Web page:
Channel your inner creativity. It’s a great way to relieve stress, and distract yourself from the worries of the world. There are a lot of online tutorials and info to help you: write a poem/song/novel/blog; learn a craft/language/skill; grow a flower/herb/vegie garden; paint a landscape/portrait/abstract; organise your home/office/life; cook a new recipe.
The sky really is the limit. So ask yourself – what have you always wanted to do if you just had the time??
Turn off the screens/limit news
Although a lot of the tools we’re using to deal with this pandemic are online, we need to set ourselves limits. Too much screen time, too much news – it’s just not good for us. As with everything, moderation is key. Turn off the electronics and pick up a book, or go for a walk, weed the garden, do some deep breathing exercises, talk with someone, try mindfulness. Do anything else but look at your screen or the news…at least for a while.
Give yourself a break
Our world really is crazy at the moment, so it’s important to recognise that and give yourself a break. We’ve not had to deal with a pandemic on this scale before, so be kind to yourself, and if you have a bad day, or a meltdown, that’s ok, we’ve all done it. You’ll brush yourself off and keep on going. And if you feel like you’re not finding it as easy to move on, or get past these moments, it might be time to talk with your doctor about getting professional help.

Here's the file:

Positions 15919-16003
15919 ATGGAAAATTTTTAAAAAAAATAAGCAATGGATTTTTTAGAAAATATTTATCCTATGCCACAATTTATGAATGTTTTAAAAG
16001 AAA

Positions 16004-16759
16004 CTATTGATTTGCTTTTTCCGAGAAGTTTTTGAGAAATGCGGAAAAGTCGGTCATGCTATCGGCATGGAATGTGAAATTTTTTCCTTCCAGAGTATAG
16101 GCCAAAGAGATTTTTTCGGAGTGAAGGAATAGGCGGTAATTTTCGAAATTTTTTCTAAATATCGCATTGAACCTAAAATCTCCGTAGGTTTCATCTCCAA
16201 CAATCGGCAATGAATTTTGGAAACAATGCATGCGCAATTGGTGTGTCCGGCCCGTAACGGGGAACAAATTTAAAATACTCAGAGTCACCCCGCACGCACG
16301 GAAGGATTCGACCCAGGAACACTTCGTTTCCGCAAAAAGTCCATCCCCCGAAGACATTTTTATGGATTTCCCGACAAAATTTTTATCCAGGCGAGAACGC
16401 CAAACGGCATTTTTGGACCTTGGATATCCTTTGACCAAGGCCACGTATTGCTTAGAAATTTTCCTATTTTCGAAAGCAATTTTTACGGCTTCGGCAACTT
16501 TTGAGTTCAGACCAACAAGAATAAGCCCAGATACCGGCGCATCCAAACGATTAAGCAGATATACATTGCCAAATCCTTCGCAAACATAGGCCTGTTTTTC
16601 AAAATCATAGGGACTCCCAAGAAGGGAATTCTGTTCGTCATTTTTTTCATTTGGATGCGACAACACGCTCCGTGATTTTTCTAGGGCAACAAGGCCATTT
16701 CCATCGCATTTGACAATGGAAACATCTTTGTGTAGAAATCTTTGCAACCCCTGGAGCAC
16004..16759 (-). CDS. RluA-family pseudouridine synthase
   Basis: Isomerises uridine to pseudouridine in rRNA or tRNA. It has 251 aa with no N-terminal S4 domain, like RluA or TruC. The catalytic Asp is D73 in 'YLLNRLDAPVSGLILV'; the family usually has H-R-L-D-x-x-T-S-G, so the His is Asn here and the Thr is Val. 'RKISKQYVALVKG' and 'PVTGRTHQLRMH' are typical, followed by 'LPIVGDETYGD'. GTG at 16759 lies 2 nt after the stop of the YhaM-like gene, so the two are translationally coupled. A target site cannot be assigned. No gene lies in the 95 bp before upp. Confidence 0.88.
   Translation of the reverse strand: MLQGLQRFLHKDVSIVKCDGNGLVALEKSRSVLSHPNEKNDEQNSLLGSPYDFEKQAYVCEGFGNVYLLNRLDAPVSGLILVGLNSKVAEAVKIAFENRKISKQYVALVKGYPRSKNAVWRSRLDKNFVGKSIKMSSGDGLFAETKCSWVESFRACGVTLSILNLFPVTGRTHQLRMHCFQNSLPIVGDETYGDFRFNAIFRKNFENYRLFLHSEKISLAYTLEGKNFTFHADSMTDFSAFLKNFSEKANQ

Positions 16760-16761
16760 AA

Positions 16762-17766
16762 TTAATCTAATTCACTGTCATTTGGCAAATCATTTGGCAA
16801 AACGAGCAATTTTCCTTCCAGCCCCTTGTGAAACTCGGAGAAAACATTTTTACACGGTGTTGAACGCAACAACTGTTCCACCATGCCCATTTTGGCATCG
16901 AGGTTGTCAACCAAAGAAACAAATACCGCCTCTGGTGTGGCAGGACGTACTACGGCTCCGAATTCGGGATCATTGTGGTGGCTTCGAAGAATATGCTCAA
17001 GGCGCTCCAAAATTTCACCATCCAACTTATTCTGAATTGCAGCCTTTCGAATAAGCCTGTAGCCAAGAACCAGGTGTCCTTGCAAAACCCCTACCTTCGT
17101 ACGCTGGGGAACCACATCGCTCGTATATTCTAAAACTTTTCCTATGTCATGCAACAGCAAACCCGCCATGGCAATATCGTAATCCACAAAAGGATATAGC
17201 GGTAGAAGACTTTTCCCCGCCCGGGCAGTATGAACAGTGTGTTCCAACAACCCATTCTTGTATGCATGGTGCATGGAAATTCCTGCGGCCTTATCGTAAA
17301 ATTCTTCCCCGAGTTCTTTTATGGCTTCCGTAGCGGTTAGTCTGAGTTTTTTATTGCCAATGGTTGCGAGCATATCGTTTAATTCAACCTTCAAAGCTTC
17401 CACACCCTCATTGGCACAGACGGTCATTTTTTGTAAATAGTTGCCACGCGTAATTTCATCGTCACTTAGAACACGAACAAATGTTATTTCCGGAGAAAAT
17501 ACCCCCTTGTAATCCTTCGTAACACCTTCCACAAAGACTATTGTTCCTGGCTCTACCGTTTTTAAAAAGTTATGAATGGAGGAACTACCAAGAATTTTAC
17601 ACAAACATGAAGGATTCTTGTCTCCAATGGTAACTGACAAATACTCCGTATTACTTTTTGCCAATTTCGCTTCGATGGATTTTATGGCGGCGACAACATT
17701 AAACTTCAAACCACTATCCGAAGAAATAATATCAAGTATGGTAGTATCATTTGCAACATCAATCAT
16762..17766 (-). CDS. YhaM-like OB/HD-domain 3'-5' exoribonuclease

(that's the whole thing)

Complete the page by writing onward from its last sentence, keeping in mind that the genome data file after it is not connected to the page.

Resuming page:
Get help when you need it
This may be psychological help if you feel like you’re not coping emotionally, financial help if you’re worried about your money situation or legal help if you have some concerns about your employment rights, or you have questions about writing your Will or setting up Powers of Attorney. Getting expert advice can help relieve some anxiety.
We’ll get through this. We may have to change and adapt, but we will come out on the other side of this pandemic. We just have to be patient, follow the advice and guidance of our health professionals and the government, look after each other and be creative with how we live during these crazy times.
More to explore
- FACE COVID: How to respond effectively to the coronavirus (using the principles of Acceptance and Commitment Therapy)
Dr Russ Harris, physician and psychotherapist
- Head to Health
Australian Government Department of Health
- Sane Australia
Help Centre available from 10am-10pm weekdays (1800 187 263) and anonymous forums that you can access from home if isolation is getting to you.
- “I’m incredibly anxious about coronavirus”
Ted article, 17 March 2020
- Helping patients cope with corona-anxiety
The Medical Republic, 25 March 2020
- Looking after your mental health during the coronavirus outbreak
Beyond Blue, March 2020
- Tips for coping with coronavirus anxiety
Australian Psychological Society, 2020
- Here’s how to manage pandemic panic
The Lighthouse, Macquarie University